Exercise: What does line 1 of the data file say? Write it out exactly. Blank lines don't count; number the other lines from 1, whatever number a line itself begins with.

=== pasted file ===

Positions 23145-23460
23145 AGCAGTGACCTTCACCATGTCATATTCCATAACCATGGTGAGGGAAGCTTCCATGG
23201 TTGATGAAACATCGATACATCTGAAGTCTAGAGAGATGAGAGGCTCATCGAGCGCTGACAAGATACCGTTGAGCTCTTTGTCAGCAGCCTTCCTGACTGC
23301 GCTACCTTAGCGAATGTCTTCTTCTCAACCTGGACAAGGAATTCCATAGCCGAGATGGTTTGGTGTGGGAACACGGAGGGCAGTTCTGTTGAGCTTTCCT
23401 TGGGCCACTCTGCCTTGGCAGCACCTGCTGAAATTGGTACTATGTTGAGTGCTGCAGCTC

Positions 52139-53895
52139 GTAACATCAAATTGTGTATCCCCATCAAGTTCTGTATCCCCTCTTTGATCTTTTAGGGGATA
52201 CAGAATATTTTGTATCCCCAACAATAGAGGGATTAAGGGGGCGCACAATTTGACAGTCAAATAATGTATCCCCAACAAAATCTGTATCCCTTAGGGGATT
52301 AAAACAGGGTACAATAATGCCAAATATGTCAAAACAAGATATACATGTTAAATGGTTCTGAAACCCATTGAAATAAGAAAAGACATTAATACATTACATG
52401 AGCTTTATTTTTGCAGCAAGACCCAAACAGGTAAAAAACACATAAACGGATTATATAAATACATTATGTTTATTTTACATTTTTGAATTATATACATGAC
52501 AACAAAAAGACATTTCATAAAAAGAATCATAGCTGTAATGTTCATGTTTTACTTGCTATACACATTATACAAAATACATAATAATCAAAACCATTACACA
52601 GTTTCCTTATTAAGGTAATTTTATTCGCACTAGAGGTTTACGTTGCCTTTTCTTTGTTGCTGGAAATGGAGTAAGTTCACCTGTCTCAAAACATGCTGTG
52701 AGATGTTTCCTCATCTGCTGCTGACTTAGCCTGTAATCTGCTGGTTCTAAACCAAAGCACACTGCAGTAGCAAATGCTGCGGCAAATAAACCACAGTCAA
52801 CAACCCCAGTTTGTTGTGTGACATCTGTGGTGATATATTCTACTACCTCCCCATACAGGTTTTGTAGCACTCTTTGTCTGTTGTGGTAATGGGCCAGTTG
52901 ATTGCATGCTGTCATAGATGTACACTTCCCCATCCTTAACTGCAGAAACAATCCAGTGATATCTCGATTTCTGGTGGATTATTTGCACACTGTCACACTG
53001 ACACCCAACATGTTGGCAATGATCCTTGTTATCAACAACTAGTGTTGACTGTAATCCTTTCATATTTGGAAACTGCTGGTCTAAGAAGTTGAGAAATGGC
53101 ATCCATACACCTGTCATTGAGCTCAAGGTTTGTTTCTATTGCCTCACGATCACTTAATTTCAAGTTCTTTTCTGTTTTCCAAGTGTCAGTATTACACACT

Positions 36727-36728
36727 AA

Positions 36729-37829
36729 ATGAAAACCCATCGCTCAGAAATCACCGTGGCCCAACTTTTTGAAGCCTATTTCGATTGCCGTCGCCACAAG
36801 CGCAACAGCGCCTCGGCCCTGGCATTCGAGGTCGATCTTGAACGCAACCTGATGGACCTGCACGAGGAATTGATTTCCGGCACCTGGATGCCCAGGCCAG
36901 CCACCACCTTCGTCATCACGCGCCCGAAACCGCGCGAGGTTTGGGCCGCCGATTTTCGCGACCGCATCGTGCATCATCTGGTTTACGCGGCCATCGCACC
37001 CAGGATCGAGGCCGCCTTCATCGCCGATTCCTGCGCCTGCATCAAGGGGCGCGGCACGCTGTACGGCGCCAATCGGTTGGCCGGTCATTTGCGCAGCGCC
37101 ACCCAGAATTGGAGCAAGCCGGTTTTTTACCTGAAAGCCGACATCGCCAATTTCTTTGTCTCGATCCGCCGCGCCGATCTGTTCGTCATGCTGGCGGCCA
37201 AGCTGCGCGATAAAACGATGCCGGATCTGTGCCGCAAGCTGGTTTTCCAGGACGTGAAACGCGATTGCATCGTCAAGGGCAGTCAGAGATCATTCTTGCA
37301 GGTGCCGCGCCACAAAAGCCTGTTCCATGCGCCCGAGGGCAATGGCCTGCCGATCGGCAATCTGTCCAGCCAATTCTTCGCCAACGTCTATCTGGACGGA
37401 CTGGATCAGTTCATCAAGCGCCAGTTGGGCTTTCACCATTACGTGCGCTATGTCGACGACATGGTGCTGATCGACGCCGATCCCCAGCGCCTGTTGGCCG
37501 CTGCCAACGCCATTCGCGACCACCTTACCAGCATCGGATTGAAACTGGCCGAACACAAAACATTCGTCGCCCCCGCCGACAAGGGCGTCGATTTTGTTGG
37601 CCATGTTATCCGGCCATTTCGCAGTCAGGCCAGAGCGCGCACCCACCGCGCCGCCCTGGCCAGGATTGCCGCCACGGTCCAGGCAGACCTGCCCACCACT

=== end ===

Positions 23145-23460